What Are Their Needs?
Sunni Islam is the state religion of the U.A.E., but religious minorities have freedom of worship. However, no outreach to the unreached indigenous population is officially permitted. Both the urban educated and the rural illiterates have had little exposure to the Gospel. In addition, according to Islamic law, a Muslim who professes faith in Christ can be put to death. Perhaps that fact partially explains the small number of Baluch converts.

The New Testament is available in the Baluchi language. In addition, there is a missions agency currently working among them. However, if these tools are to produce lasting fruit, intercession must first tear down the strongholds that have blinded the Southern Baluch for so long.

Prayer Points
  • Ask the Lord to soften the hearts of the U.A.E.'s leaders to the preaching of the Gospel.
  • Ask the Holy Spirit to grant wisdom and favor to the missions agency that is targeting the Southern Baluch.
  • Pray that the Jesus film and Christian broadcasts will be made available to the Southern Baluch.
  • Pray that Jesus will reveal Himself as Lord to the Southern Baluch.
  • Pray that God will greatly multiply the efforts of the Southern Baluch believers as they share Christ with their friends and families.
  • Take authority over the spiritual principalities and powers that have kept the Southern Baluch bound for many generations.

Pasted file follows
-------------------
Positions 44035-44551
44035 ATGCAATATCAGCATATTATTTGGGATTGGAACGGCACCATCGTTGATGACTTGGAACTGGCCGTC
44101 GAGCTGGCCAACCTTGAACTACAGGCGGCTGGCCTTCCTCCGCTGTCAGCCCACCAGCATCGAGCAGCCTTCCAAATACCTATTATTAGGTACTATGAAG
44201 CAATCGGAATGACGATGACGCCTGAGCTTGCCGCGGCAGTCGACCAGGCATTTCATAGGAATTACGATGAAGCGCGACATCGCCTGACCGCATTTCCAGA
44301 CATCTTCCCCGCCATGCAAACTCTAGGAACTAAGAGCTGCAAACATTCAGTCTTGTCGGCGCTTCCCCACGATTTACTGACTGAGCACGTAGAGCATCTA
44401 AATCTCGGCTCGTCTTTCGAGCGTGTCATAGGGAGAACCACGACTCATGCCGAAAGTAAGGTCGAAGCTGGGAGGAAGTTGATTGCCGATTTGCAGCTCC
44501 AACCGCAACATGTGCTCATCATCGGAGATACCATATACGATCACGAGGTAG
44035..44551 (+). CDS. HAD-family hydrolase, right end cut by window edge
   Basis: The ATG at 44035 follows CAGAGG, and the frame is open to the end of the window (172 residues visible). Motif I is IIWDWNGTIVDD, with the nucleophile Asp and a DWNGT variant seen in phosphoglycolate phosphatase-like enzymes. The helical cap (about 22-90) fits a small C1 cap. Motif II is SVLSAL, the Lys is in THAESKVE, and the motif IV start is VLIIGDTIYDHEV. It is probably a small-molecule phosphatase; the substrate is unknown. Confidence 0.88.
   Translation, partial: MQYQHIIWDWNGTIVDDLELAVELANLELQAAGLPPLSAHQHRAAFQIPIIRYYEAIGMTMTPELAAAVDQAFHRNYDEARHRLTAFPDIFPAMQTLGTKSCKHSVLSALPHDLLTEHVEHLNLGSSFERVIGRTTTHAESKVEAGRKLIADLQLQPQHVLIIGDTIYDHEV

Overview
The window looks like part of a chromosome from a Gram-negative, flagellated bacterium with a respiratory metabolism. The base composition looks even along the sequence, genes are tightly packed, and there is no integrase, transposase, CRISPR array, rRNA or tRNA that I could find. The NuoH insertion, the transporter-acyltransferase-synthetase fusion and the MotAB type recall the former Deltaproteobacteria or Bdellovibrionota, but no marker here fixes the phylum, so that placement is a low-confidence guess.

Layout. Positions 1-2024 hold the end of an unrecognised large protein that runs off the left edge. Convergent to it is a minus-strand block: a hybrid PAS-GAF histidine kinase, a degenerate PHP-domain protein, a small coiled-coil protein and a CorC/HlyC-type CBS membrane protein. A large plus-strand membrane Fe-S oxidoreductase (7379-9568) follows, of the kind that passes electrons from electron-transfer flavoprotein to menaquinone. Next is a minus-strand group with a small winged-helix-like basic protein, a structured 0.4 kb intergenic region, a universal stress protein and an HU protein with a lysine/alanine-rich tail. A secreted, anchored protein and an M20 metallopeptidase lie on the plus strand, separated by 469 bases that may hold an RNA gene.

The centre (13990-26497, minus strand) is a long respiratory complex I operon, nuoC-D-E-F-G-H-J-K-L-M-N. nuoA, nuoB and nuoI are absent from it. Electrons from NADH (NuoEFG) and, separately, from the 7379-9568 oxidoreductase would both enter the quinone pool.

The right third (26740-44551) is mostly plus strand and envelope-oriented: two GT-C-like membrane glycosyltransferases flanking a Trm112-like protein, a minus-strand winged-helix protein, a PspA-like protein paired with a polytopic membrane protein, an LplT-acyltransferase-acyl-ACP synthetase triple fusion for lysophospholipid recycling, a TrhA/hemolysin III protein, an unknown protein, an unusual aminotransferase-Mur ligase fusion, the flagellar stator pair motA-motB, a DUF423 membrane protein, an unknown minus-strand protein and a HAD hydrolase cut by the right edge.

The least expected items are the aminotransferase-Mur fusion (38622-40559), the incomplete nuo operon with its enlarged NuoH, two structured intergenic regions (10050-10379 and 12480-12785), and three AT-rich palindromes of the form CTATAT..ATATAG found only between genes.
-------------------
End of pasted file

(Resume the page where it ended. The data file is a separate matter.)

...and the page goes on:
• Ask God to raise up intercessors who will stand in the gap for the Southern Baluch.
  • Pray that strong local churches will be raised up among the Southern Baluch by the year 2000.

See also the following Baluch groups.
The Southern Baluch of Oman, Pakistan, and Iran.
The Western Baluch of Pakistan, Turkmenistan, Afganistan, and Iran;
and the Eastern Baluch of Pakistan.

Latest estimates from the World Evangelization Research Center.


  • People name: Southern Baluch
  • Country: United Arab Emirates
  • Their language: Baluchi (Kechi)
  • Population: (1990) 119,100
    (1995) 135,700
    (2000) 150,200
  • Largest religion: Muslim (Sunni) 99.9%
  • Christian: <1%
  • Church members: 27
  • Scriptures in their own language: New Testament
  • Jesus Film in their own language: Available
  • Christian broadcasts in their own language: None
  • Mission agencies working among this people: 1
  • Persons who have heard the Gospel: 17,700 (13%) Those evangelized by local Christians: 4,10 (3%)
    Those evangelized from the outside: 13,600 (10%)
  • Persons who have never heard the Gospel: 118,000 (87%)
  • Country: United Arab Emirates
  • Population: (1990) 1,670,600
    (1995) 1,904,200
    (2000) 2,107,200
  • Major peoples in size order: Gulf Arab 12.6%
    Malayali 11.3%
    Gulf Bedouin 9.4%
    Southern Baluch 7.1%
    Egyptian Arab 6.2%
  • Major religions: Muslim 83.4%
    Christian 9.7%
    Hindu 4.7%
  • Number of denominations: 17

© Copyright 1997
Bethany World Prayer Center